Jets' Revis a Slam Dunk as Shutdown Cornerback

Gang green takes on Bucs this weekend in wildcard race

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    NEWSLETTERS

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    Randy Moss ain't got nothin' on Revis Island.

    Darrelle Revis once enjoyed dribbling around picks on the basketball court as much as picking off quarterbacks on the football field.

    He was an exceptional athlete with the type of eye-popping skills that made everyone in the town of Aliquippa, Pa., daydream about what the future held for the speedy, skinny kid from down the block.

    "I was always just a guy running outside with a football or a basketball in my hands," the New York Jets cornerback recalled with a big smile. "Older people and other kids around the neighborhood always used to say that I was going to be something one day."

    And, boy, were they right.

    Revis became a slam-dunk, first-round NFL draft pick, taken by the Jets with the 14th overall selection in 2007. In just two-plus seasons, he already has a Pro Bowl trip under his belt and a reputation for being one of the game's best at his position. He's also become a legitimate Defensive Player of the Year candidate by routinely shutting down and frustrating elite wide receivers, including Randy Moss, Terrell Owens and Steve Smith.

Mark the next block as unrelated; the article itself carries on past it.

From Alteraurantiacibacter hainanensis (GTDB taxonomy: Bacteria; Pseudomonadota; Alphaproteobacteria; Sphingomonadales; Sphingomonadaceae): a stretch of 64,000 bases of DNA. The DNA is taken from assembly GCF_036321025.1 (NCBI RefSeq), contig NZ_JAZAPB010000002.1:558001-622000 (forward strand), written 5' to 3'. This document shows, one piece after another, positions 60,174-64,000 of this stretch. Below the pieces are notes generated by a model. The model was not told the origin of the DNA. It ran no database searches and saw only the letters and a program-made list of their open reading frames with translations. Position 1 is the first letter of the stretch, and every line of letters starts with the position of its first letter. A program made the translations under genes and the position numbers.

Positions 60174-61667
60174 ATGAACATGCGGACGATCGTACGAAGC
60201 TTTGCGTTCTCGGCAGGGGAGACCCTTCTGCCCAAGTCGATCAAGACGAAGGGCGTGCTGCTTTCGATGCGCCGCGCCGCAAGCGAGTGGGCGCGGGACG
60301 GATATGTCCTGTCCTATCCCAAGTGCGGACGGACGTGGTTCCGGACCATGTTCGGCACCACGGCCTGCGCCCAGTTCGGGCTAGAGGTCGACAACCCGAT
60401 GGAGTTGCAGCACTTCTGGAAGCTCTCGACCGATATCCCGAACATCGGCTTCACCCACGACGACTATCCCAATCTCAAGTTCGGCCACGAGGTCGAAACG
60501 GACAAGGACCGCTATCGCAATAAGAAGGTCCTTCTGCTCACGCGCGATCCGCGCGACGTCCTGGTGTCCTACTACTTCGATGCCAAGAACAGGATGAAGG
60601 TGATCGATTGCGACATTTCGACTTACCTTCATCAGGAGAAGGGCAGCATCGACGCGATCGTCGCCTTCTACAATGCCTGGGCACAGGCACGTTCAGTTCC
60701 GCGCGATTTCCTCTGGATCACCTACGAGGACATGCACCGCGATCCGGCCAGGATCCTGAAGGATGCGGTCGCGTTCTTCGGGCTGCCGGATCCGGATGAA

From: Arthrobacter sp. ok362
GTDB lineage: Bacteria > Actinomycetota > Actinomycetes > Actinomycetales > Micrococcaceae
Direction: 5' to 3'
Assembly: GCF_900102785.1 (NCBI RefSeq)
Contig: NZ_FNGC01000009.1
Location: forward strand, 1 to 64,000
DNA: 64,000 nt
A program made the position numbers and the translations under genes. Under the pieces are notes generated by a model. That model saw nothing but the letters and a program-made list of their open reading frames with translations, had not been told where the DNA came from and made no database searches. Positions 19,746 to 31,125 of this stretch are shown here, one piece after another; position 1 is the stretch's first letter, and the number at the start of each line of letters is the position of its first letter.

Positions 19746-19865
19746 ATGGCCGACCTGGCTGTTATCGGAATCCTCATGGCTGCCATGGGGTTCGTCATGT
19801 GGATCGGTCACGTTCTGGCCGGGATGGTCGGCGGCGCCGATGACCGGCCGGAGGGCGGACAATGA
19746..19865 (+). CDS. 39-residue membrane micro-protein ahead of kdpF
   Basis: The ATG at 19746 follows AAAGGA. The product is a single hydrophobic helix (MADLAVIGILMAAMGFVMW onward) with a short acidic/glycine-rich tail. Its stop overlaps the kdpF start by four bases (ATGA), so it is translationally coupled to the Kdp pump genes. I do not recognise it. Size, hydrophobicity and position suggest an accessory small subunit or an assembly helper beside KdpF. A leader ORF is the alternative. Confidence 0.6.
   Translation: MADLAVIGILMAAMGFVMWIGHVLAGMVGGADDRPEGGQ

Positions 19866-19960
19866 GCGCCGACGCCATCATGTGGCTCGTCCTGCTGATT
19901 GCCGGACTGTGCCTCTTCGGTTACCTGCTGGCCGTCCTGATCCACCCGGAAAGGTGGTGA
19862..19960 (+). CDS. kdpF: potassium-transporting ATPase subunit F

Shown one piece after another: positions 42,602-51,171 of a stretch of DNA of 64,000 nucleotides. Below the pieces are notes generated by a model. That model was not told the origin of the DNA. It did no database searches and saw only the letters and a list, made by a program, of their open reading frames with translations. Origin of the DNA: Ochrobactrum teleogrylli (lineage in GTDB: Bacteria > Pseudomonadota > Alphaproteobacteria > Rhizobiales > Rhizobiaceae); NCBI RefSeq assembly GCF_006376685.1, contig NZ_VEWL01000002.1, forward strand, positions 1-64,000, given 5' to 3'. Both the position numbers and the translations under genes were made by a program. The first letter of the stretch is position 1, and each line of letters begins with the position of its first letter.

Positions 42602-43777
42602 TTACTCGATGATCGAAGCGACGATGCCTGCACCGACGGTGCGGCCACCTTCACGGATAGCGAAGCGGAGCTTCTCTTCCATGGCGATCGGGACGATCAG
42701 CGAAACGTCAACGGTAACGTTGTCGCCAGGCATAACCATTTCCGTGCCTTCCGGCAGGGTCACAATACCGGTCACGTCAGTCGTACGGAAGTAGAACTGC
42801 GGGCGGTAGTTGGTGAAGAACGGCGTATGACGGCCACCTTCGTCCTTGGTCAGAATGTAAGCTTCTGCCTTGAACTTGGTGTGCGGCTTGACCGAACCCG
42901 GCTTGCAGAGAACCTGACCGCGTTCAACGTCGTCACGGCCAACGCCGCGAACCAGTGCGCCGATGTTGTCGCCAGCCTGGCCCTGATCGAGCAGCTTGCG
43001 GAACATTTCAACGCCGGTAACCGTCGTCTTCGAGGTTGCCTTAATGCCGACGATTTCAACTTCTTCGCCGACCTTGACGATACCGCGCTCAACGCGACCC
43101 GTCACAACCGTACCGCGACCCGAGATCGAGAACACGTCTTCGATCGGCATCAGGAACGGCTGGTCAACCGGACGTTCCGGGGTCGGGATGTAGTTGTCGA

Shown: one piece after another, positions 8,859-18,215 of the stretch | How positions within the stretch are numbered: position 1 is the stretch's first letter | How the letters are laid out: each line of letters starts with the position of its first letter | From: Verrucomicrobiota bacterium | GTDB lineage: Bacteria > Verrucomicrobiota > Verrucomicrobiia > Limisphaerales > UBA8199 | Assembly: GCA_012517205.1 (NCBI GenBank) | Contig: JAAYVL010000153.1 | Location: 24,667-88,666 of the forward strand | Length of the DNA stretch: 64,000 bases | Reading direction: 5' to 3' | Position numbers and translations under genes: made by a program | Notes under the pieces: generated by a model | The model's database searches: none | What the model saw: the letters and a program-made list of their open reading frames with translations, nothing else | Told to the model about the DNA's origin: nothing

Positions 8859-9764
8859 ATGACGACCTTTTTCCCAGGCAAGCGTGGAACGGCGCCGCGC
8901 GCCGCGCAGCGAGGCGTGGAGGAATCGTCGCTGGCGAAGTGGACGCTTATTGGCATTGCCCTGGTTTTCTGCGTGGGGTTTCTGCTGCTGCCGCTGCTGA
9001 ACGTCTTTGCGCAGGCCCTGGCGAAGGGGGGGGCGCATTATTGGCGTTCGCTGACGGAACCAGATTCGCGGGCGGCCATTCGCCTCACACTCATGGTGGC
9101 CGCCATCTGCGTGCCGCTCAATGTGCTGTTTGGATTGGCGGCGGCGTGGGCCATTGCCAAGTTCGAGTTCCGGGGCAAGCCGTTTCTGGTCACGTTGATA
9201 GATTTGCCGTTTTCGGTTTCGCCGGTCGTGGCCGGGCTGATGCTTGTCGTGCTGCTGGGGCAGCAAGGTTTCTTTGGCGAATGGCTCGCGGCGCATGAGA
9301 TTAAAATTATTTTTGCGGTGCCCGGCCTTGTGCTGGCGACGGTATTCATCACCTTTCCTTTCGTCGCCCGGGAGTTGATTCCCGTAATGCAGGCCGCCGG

"It's enjoyable," said Revis, who has five interceptions. "A lot of people might not think it is because you're on an island by yourself. I look at it as, if you look inside the game, it's two against one. It's like a Brady and Moss versus a Darrelle Revis, so it's things like that where you're going against two guys. You've got to make sure you study both guys and be prepared."

    Some of his teammates joke about opposing receivers being stranded on Revis Island, where Revis looms as their shadow and the catches are few and far between.

    "Teams have been firing at me to see if I'm going to live up to what they say I'm supposed to be," Revis said. "I'm taking the challenge on."

    Jets coach Rex Ryan calls Revis the best cornerback in the league, hands down, and it's difficult to argue with him.

    In two games against New England, Moss had a total of nine catches for 58 yards and a touchdown with Revis draped all over him. Owens fared worse, catching six passes for 44 yards and no scores in two games for Buffalo. As for Smith, he barely got into the final stats for Carolina, catching one pass for 5 yards two weeks ago.

    "He can pretty much deal with anybody that you match him up against," said Tampa Bay coach Raheem Morris, whose team hosts the Jets on Sunday. "I'm sure he'll lose some battles, but he'll win more than he loses. He has no fear."

    Revis is the rare athlete who trades flashiness for humility, thanks in large part to his uncle, former Pro Bowl defensive tackle Sean Gilbert.

    "We talk on what we call '100,' which means you're up front with everything," Gilbert said. "I told Darrelle, 'Some say you're the best and some say you're one of the best. Well, I say that you're OK.' He's just scratching the surface."